Earlier this year, the Trump administration released some broadly outlined proposals to overhaul the federal tax code. Households in New York would not benefit equally from these proposals. The richest one percent of the state’s taxpayers are projected to make an average income of $3,234,000 in 2018. They would receive 66.9 percent of the tax cuts that go to New York’s residents and would enjoy an average cut of $176,680 in 2018 alone.
ITEP Work in Action April 25, 2017
Fiscal Policy Institute: Immigrant Youth Add $140 Million to New York Tax Revenues
The report, conducted by the Institute on Taxation and Economic Policy and co-released in New York by the Fiscal Policy Institute, focuses on the executive order known as Deferred Action for Childhood Arrivals, or DACA. The executive order first went into effect in 2012, and in New York State, of the estimated 820,000 undocumented immigrants, about 76,000 are eligible for DACA.
ITEP Work in Action April 3, 2017
Fiscal Policy Institute: Economic Contribution, Taxes Paid, and Occupations of Unauthorized Immigrants in New York StateThere is a widespread misconception that unauthorized immigrants do not pay taxes. Yet, a careful national study prepared by the Institute on Taxation and Economic Policy—and coreleased in New York…
media mention January 14, 2017
Poughkeepsie Journal: The state of Hudson Valley immigration“Whatever one’s political view, the fate of New York’s immigrant population could have a significant impact on state and local economies. Undocumented immigrants make up a large portion of the…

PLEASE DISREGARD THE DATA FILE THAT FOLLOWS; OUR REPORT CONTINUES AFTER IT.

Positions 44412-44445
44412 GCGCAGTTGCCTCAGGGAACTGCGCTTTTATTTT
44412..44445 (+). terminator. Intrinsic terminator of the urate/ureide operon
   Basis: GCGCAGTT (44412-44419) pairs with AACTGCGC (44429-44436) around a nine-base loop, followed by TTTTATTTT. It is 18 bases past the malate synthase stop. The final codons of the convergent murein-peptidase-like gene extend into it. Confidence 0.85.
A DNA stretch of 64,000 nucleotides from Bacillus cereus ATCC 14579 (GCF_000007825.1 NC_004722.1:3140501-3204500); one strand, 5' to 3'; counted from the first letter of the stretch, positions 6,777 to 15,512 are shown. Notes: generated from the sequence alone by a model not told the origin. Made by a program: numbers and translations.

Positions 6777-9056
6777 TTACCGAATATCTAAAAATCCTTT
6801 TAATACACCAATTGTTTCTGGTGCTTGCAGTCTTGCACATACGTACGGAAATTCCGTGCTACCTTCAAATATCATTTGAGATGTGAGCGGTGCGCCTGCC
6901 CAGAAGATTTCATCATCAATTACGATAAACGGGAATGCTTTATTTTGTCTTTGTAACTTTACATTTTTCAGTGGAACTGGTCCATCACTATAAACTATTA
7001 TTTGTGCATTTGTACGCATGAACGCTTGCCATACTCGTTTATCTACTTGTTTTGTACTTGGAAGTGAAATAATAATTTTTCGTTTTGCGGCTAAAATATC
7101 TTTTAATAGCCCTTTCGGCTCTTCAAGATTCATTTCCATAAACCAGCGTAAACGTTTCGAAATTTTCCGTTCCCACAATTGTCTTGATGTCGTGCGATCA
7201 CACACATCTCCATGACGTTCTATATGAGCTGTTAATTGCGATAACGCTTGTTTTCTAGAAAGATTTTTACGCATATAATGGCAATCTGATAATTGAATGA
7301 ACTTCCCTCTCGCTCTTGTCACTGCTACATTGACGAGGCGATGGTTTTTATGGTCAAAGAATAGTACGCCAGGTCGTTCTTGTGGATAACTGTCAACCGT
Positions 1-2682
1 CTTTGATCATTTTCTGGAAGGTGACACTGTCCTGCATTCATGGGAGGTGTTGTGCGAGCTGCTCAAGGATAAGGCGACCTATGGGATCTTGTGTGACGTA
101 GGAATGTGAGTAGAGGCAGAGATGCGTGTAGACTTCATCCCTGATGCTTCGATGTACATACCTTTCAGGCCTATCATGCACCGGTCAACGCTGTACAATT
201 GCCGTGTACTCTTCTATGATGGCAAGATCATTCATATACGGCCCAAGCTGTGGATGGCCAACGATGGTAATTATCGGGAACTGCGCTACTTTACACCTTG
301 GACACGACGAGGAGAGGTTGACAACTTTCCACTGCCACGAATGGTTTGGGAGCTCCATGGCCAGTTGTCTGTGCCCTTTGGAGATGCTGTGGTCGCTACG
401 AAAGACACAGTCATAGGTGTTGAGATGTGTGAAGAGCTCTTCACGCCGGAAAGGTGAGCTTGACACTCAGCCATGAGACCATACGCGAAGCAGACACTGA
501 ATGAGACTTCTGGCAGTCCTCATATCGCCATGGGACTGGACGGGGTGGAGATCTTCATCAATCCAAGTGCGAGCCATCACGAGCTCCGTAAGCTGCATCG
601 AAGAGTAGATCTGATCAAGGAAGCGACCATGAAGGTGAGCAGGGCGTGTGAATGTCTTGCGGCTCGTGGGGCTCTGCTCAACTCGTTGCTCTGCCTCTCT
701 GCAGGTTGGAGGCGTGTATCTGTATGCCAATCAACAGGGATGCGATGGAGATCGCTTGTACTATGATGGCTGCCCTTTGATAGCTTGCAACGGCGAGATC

media mention December 23, 2016
Nassau Herald: Lessons learned about Long Island immigrants“And, according to the FPI, “Like U.S.-born residents, immigrants pay a lot in property taxes.” Seventy-three percent of Long Island immigrants live in owner-occupied homes, and 40 percent of them…
media mention December 20, 2016
Politifact: Most taxes are lower since Cuomo was elected“Property taxes statewide continue to rise despite a state imposed cap. Most municipalities are not able to raise property taxes more than 2 percent without voter approval. The Department of…
media mention December 7, 2016
Village Voice: Why Cuomo’s Hopes for Trump Infrastructure Cash Could Crumble“And transportation experts warn that plenty of worthy projects would likely fall by the wayside if P3s were the only option. “We’re not going to have private companies filling our…
media mention October 31, 2016
Poughkeepsie Journal: Tax exempt: Millions in breaks for IDAs, but few jobs“Matt Gardner, executive director of the Institute on Taxation and Economic Policy, a Washington, D.C., nonprofit research group, agreed that New York has done a good job of keeping tabs…
media mention October 14, 2016
CBS News: Is your state next to raise its gas tax?“’There has been a lot of procrastination,’ said Carl Davis, research director of the Institute on Taxation and Economic Policy. ‘It’s an issue that the states cannot put off any…
media mention October 11, 2016
The Huffington Post: The Latino Contributions to New York“According to the Institute on Taxation and Economic Policy, undocumented immigrants pay $11.6 billion in state and local taxes every year at an average rate of 8 percent, a significantly…